The law firm of Stark & Stark, P.C. has joined forces with the consumer advocacy group, Homeowners Against Deficient Dwellings (HADD), to file an amicus curiae (“friend of the court”) brief urging the New Jersey Supreme Court to uphold a homeowner’s right to pursue tort remedies against manufacturers of defective building components.

The case, Dean v. Barrett Homes, Inc., will mark the first time the New Jersey High Court directly addresses whether and to what extent the so-called “economic loss rule,” originating in the law of product liability, applies to residential construction. Concisely stated, that rule forecloses tort remedies against manufacturers of defective goods for “economic loss,” unless accompanied by personal injury or physical damage to property other than to “the product itself.”

Dean involves the purchase of a pre-owned house incorporating an exterior siding product known as Exterior Insulation and Finish System (EIFS). In their complaint against the EIFS manufacturer, Sto Corp., plaintiff homeowners allege that defects in the system permitted water to infiltrate and damage the underlying wood structure of their home. In dismissing the tort claims against the manufacturer, the trial judge applied the economic loss rule, viewing the entire house as the relevant “product” and the asserted damage to the underlying structure as damage to “the product itself,” unrecoverable in tort. On appeal, a divided panel of the Appellate Division affirmed dismissal of the action.

The question now certified to the Supreme Court is whether a home constitutes a “product” for purposes of defining the manufacturer’s tort liability, and, relatedly, whether a homeowner’s presale notice of an otherwise latent defect in an integrated component of the home acts as a bar to tort recovery as a matter of law.

Stark & Stark, P.C., is representing HADD pro bono as amicus curiae in the appeal. The brief filed on behalf of HADD argues that the trial court and Appellate Division improperly barred the Deans’ claims against the EIFS manufacturer, expanding the economic loss rule well beyond its principled origins.  Presenting a detailed explication of the nature and historical underpinnings of product liability in New Jersey, the brief explains how imposing the burden of property damage on building component manufacturers who place the injurious defects in the stream commerce serves the purposes and goals of strict product liability in tort; it allocates the risk of loss to the party basically at fault and relieves the injured homeowner who, because of relative inexperience in the field of home construction, is less able to predict and meet the risk of damage caused by defects lurking in the integrated components of the house.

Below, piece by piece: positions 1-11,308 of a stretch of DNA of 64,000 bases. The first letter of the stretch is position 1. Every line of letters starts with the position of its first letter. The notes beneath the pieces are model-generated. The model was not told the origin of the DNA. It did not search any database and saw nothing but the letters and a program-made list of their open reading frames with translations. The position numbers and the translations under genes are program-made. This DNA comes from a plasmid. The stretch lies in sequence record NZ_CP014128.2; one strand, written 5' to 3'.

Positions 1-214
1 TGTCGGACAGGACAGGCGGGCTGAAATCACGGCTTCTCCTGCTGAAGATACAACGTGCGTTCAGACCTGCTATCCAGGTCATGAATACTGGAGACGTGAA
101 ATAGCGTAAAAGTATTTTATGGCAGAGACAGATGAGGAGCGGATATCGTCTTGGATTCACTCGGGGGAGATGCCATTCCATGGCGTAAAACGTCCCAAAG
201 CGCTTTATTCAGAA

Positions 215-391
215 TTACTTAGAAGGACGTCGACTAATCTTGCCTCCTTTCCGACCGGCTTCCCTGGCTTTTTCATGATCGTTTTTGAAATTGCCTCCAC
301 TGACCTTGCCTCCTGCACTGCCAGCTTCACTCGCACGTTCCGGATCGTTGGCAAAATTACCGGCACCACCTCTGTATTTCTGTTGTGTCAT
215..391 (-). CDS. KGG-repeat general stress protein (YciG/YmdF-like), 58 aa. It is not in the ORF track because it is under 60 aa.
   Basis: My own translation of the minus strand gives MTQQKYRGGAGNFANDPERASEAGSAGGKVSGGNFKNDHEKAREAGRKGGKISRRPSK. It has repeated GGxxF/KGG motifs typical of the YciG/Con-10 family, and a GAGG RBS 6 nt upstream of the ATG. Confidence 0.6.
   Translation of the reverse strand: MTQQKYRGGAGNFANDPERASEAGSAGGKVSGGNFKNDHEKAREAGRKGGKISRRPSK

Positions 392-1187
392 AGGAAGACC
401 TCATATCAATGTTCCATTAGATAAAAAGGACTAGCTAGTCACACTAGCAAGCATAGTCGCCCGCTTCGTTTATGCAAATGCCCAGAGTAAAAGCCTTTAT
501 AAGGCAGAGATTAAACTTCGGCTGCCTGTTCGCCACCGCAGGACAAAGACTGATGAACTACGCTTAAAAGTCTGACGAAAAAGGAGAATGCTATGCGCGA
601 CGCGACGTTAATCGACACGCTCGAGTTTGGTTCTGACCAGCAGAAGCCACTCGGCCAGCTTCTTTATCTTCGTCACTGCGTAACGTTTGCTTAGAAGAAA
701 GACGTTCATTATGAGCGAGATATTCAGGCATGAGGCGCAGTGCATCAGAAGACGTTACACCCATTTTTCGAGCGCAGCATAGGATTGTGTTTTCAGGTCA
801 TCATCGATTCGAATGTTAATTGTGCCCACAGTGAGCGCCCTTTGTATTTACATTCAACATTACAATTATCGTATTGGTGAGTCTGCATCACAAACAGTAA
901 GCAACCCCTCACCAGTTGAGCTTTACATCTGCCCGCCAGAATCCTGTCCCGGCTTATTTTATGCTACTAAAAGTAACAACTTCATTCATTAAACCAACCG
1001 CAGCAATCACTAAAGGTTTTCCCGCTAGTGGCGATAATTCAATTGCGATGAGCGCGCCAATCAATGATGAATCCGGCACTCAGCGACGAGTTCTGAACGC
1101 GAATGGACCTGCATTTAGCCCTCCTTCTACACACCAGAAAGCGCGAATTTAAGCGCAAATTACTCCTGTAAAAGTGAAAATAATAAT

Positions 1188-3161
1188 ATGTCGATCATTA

Attorney of record and Stark & Stark shareholder, John Randy Sawyer, remarked that the “Appellate Division’s decision in Dean stands in stark contrast to nearly fifty years of precedent in New Jersey recognizing and protecting a homeowner’s legitimate interest in safe and sound habitation.” It applies the economic loss rule, Sawyer noted, “as a virtual shield of immunity for component manufacturers, leaving either the homeowner, or an innocent builder, vendor or developer, saddled with the risk of loss created by the defectively manufactured building components.”

The issues presented in Dean are of broad implication and of vital importance to HADD’s core constituency of homeowners, according to the organization’s New Jersey chapter president, Tracy Kelly. “For most people,” Kelly observed, “the purchase of a home is the investment of a lifetime, and the consequences of a defective building component can be both financially and personally devastating.” The need for legal recourse against manufacturers of such products is, according to Kelly,  “nowhere more pressing than in the context of home construction.” HADD’s amicus submission is supported by Kelly’s certification, detailing the organization’s mission and nearly 15-year experience of advocacy on behalf of residential consumers.